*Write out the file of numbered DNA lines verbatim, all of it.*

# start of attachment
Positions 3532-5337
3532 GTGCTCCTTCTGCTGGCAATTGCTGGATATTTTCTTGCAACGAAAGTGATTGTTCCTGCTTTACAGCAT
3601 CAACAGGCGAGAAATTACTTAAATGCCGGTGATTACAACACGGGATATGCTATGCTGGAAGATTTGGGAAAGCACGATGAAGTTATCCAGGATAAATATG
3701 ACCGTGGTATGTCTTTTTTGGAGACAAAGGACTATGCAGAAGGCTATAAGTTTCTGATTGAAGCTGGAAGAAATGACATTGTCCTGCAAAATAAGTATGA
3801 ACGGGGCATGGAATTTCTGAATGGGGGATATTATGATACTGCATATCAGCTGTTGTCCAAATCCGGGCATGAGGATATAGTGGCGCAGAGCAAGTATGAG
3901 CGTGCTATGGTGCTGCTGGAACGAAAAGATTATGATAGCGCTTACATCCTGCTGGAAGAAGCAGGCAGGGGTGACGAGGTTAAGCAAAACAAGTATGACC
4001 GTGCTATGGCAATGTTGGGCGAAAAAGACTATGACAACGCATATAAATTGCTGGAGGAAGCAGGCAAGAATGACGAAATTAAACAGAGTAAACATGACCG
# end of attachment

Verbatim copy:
Positions 3532-5337
3532 GTGCTCCTTCTGCTGGCAATTGCTGGATATTTTCTTGCAACGAAAGTGATTGTTCCTGCTTTACAGCAT
3601 CAACAGGCGAGAAATTACTTAAATGCCGGTGATTACAACACGGGATATGCTATGCTGGAAGATTTGGGAAAGCACGATGAAGTTATCCAGGATAAATATG
3701 ACCGTGGTATGTCTTTTTTGGAGACAAAGGACTATGCAGAAGGCTATAAGTTTCTGATTGAAGCTGGAAGAAATGACATTGTCCTGCAAAATAAGTATGA
3801 ACGGGGCATGGAATTTCTGAATGGGGGATATTATGATACTGCATATCAGCTGTTGTCCAAATCCGGGCATGAGGATATAGTGGCGCAGAGCAAGTATGAG
3901 CGTGCTATGGTGCTGCTGGAACGAAAAGATTATGATAGCGCTTACATCCTGCTGGAAGAAGCAGGCAGGGGTGACGAGGTTAAGCAAAACAAGTATGACC
4001 GTGCTATGGCAATGTTGGGCGAAAAAGACTATGACAACGCATATAAATTGCTGGAGGAAGCAGGCAAGAATGACGAAATTAAACAGAGTAAACATGACCG